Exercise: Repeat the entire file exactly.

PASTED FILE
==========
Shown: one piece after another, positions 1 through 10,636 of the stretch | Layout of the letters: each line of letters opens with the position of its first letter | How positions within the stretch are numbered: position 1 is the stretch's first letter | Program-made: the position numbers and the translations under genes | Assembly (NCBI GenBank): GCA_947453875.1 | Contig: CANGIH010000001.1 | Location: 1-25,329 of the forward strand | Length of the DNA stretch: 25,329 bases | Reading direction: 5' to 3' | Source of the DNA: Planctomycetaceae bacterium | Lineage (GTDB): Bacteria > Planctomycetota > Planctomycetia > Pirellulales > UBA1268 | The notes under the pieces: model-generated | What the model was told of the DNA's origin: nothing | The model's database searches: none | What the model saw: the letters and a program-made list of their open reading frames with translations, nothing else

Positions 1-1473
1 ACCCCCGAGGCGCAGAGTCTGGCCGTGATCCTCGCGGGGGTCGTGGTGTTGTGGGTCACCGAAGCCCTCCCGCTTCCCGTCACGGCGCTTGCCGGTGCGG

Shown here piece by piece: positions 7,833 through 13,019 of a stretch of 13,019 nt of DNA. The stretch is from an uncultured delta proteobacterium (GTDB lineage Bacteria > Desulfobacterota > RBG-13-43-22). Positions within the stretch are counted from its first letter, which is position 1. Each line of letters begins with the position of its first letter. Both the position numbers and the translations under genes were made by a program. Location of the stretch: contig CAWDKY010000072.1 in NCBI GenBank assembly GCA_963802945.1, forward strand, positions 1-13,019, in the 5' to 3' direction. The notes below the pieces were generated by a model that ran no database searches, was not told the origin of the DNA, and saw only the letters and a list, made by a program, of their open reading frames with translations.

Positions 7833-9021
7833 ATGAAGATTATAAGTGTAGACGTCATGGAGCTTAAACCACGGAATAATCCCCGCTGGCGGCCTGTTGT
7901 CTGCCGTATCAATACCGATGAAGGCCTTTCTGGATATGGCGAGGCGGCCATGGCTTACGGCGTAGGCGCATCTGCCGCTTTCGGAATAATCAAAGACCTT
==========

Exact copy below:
Shown: one piece after another, positions 1 through 10,636 of the stretch | Layout of the letters: each line of letters opens with the position of its first letter | How positions within the stretch are numbered: position 1 is the stretch's first letter | Program-made: the position numbers and the translations under genes | Assembly (NCBI GenBank): GCA_947453875.1 | Contig: CANGIH010000001.1 | Location: 1-25,329 of the forward strand | Length of the DNA stretch: 25,329 bases | Reading direction: 5' to 3' | Source of the DNA: Planctomycetaceae bacterium | Lineage (GTDB): Bacteria > Planctomycetota > Planctomycetia > Pirellulales > UBA1268 | The notes under the pieces: model-generated | What the model was told of the DNA's origin: nothing | The model's database searches: none | What the model saw: the letters and a program-made list of their open reading frames with translations, nothing else

Positions 1-1473
1 ACCCCCGAGGCGCAGAGTCTGGCCGTGATCCTCGCGGGGGTCGTGGTGTTGTGGGTCACCGAAGCCCTCCCGCTTCCCGTCACGGCGCTTGCCGGTGCGG

Shown here piece by piece: positions 7,833 through 13,019 of a stretch of 13,019 nt of DNA. The stretch is from an uncultured delta proteobacterium (GTDB lineage Bacteria > Desulfobacterota > RBG-13-43-22). Positions within the stretch are counted from its first letter, which is position 1. Each line of letters begins with the position of its first letter. Both the position numbers and the translations under genes were made by a program. Location of the stretch: contig CAWDKY010000072.1 in NCBI GenBank assembly GCA_963802945.1, forward strand, positions 1-13,019, in the 5' to 3' direction. The notes below the pieces were generated by a model that ran no database searches, was not told the origin of the DNA, and saw only the letters and a list, made by a program, of their open reading frames with translations.

Positions 7833-9021
7833 ATGAAGATTATAAGTGTAGACGTCATGGAGCTTAAACCACGGAATAATCCCCGCTGGCGGCCTGTTGT
7901 CTGCCGTATCAATACCGATGAAGGCCTTTCTGGATATGGCGAGGCGGCCATGGCTTACGGCGTAGGCGCATCTGCCGCTTTCGGAATAATCAAAGACCTT